Weapon Systems

US precision-guided munitions enable targeted strikes with minimal collateral damage


Such weapons typically use the global positioning system, laser guidance or inertial navigation systems to improve a weapon's accuracy to reportedly less than 3 meters.

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An MQ-9 Reaper fires a Hellfire missile over the Nevada Test and Training Range on August 30. [US Air Force]
An MQ-9 Reaper fires a Hellfire missile over the Nevada Test and Training Range on August 30. [US Air Force]

The US military's precision-guided munitions (PGMs) enable it to strike targets without harming civilians or causing collateral damage.

The US military always considers civilian life and works to prevent collateral damage.

The Pentagon in August 2022 released its Civilian Harm Mitigation and Response Action Plan (CHMR-AP), which laid out a series of major actions it would implement to mitigate and respond to civilian harm.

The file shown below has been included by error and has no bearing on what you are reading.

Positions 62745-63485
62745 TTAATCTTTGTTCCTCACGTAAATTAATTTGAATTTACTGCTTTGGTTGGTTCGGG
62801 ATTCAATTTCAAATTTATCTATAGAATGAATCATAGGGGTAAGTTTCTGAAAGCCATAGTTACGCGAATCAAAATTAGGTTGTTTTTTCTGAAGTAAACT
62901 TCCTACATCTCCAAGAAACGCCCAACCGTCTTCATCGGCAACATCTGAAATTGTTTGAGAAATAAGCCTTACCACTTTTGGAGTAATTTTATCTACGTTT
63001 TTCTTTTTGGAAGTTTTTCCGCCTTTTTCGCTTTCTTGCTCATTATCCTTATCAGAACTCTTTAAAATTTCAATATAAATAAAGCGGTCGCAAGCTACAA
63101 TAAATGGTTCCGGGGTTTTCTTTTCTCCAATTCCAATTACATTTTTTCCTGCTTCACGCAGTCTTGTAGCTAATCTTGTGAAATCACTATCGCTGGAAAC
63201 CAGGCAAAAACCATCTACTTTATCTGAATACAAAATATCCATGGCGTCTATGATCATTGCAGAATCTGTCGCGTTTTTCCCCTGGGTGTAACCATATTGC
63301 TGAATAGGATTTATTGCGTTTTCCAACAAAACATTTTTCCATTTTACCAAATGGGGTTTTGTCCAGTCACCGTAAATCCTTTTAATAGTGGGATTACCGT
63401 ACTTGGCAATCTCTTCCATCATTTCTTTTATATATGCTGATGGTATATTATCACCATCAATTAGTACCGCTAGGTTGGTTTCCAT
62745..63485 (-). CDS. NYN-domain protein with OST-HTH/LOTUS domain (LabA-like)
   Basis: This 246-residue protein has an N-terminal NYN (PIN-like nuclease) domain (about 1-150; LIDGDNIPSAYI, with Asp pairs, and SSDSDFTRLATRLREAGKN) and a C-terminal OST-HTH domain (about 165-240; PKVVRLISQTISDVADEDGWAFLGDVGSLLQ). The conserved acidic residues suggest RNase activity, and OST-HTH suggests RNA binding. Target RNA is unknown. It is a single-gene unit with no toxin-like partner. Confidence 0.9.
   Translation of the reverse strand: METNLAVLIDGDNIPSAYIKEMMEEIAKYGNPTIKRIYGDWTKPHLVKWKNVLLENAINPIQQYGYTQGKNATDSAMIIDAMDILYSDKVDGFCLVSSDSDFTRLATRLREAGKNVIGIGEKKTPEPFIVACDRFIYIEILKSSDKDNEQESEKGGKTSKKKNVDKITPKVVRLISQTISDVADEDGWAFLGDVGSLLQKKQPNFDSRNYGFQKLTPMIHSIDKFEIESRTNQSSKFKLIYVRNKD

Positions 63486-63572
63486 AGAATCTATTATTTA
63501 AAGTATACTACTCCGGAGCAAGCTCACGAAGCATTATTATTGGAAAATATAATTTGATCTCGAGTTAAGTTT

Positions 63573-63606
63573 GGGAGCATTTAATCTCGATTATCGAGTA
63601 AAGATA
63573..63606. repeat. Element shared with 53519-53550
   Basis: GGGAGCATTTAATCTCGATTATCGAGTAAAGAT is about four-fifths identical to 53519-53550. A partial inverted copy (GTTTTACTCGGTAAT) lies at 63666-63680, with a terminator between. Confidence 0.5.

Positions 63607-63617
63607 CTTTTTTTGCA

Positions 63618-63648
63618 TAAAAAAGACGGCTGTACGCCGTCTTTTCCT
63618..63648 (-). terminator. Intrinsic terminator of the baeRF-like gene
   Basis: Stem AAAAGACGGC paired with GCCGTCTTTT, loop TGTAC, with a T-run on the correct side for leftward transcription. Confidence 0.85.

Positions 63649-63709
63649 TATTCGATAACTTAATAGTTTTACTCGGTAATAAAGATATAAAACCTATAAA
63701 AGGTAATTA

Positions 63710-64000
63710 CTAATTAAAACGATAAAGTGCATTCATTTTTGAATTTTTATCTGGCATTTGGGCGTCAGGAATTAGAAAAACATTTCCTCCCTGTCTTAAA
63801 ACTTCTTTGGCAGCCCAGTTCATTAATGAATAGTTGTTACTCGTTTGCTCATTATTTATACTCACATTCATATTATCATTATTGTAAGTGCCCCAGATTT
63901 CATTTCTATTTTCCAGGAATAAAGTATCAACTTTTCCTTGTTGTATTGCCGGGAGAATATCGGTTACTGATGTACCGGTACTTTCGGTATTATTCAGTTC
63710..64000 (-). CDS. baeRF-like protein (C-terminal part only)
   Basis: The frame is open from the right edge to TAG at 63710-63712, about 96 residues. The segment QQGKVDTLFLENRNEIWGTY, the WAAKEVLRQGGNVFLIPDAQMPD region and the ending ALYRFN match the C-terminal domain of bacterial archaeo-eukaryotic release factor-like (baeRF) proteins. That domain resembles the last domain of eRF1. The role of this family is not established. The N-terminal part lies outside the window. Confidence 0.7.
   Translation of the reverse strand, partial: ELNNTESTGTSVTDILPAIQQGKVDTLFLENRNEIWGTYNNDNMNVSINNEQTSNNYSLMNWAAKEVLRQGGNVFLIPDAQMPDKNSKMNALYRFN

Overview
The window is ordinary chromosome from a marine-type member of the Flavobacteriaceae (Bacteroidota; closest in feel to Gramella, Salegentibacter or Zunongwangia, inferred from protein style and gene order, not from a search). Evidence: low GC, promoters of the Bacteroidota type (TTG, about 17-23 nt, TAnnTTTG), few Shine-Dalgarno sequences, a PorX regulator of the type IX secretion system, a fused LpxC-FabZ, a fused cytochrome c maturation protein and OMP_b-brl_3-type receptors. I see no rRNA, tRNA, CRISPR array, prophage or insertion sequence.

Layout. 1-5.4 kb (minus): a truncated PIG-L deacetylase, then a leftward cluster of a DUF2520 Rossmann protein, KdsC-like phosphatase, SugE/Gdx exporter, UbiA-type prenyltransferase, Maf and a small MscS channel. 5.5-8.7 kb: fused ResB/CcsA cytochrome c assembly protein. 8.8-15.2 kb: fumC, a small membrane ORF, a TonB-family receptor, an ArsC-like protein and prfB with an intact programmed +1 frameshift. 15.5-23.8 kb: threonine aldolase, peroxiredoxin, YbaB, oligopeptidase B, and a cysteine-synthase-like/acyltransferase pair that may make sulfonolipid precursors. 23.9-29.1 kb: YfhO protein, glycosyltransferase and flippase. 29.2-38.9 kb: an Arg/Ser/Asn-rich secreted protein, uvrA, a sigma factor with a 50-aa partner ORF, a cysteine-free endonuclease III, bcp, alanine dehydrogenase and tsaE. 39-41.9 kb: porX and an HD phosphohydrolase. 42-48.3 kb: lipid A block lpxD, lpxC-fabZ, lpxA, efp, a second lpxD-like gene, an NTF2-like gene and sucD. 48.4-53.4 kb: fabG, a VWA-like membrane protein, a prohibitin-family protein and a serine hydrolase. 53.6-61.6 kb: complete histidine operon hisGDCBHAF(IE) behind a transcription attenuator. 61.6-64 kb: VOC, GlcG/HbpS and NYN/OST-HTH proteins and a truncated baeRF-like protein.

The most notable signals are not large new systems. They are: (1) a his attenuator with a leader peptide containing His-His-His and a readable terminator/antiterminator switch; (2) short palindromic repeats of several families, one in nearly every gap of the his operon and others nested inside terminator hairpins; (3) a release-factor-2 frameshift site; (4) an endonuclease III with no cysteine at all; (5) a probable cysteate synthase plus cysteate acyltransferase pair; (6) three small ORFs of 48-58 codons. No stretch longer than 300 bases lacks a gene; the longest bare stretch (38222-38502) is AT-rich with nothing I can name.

Those actions included, among others: the establishment of a civilian protection center of excellence, the development of standardized civilian harm operational reporting and data management processes, and incorporation of the CHMR into exercises, training and professional military education as well as security cooperation with allies.

US airmen prepare to load a Hellfire missile on an MQ-1B Predator in January 2009 at Creech Air Force Base in Nevada. [US Air Force]
US airmen prepare to load a Hellfire missile on an MQ-1B Predator in January 2009 at Creech Air Force Base in Nevada. [US Air Force]

"Protecting civilians from harm in connection with military operations is not only a moral imperative, it is also critical to achieving long-term success on the battlefield," the Pentagon said in a statement.

"Hard-earned tactical and operational successes may ultimately end in strategic failure if care is not taken to protect the civilian environment as much as the situation allows -- including the civilian population and the personnel, organizations, resources, infrastructure, essential services, and systems on which civilian life depends."

A counter-terrorism tool

The US military has long used PGMs as a method to counter terrorist groups.

While precision munitions were introduced to military operations during World War II, they first demonstrated their value during the Vietnam War and gained prominence in Operation Desert Storm in 1991, according to another CRS report published in June 2021.